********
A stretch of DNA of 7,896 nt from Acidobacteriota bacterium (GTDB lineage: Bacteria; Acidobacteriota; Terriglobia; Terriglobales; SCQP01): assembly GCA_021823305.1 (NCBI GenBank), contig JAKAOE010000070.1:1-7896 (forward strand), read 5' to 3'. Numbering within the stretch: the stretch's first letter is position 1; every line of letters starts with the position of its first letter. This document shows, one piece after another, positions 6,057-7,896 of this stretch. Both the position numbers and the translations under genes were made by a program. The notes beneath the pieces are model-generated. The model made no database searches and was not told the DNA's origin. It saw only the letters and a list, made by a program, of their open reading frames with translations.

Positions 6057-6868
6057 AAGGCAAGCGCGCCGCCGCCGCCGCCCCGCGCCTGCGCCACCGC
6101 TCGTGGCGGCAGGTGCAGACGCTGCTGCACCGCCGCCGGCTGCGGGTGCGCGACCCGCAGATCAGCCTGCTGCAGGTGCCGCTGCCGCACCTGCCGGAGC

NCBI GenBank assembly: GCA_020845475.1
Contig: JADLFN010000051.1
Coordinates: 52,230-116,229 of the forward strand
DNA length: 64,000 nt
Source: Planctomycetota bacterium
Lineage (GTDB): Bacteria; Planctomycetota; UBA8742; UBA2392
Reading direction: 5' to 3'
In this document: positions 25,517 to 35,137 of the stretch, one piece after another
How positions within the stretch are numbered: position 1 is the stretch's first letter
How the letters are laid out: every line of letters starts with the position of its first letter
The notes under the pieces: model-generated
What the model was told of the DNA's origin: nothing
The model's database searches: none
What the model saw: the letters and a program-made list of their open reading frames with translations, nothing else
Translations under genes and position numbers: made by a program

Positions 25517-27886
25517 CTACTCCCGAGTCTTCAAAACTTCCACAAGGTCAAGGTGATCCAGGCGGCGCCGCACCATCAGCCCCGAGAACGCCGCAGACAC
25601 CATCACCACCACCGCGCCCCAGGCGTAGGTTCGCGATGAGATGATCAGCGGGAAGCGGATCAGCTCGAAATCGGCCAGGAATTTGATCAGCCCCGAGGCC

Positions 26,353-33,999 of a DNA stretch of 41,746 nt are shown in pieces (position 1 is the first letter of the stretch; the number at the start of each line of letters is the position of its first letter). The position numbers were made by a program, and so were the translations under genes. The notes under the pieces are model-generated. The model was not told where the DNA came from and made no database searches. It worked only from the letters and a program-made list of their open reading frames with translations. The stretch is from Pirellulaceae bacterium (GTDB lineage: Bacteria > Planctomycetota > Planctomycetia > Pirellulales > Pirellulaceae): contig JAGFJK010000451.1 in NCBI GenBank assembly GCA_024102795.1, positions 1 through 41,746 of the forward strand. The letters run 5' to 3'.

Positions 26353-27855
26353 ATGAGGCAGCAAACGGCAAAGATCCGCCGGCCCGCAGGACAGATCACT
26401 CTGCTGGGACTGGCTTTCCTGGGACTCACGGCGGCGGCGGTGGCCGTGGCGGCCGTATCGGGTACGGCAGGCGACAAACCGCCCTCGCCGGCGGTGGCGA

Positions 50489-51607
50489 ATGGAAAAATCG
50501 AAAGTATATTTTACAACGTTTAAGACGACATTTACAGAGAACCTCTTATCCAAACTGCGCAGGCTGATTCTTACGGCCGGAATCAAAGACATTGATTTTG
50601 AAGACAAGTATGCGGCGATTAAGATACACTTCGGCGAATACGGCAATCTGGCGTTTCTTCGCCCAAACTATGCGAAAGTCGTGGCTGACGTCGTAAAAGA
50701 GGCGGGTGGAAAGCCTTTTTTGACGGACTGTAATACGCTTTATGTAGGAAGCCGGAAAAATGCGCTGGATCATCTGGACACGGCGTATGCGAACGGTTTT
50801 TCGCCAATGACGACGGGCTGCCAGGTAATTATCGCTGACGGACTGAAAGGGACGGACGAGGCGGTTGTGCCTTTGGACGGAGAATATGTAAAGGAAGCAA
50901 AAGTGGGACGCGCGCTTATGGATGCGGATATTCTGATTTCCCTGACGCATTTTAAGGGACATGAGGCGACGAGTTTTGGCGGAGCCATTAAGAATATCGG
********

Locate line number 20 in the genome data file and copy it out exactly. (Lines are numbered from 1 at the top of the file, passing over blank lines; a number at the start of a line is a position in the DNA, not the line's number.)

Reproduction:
Positions 25517-27886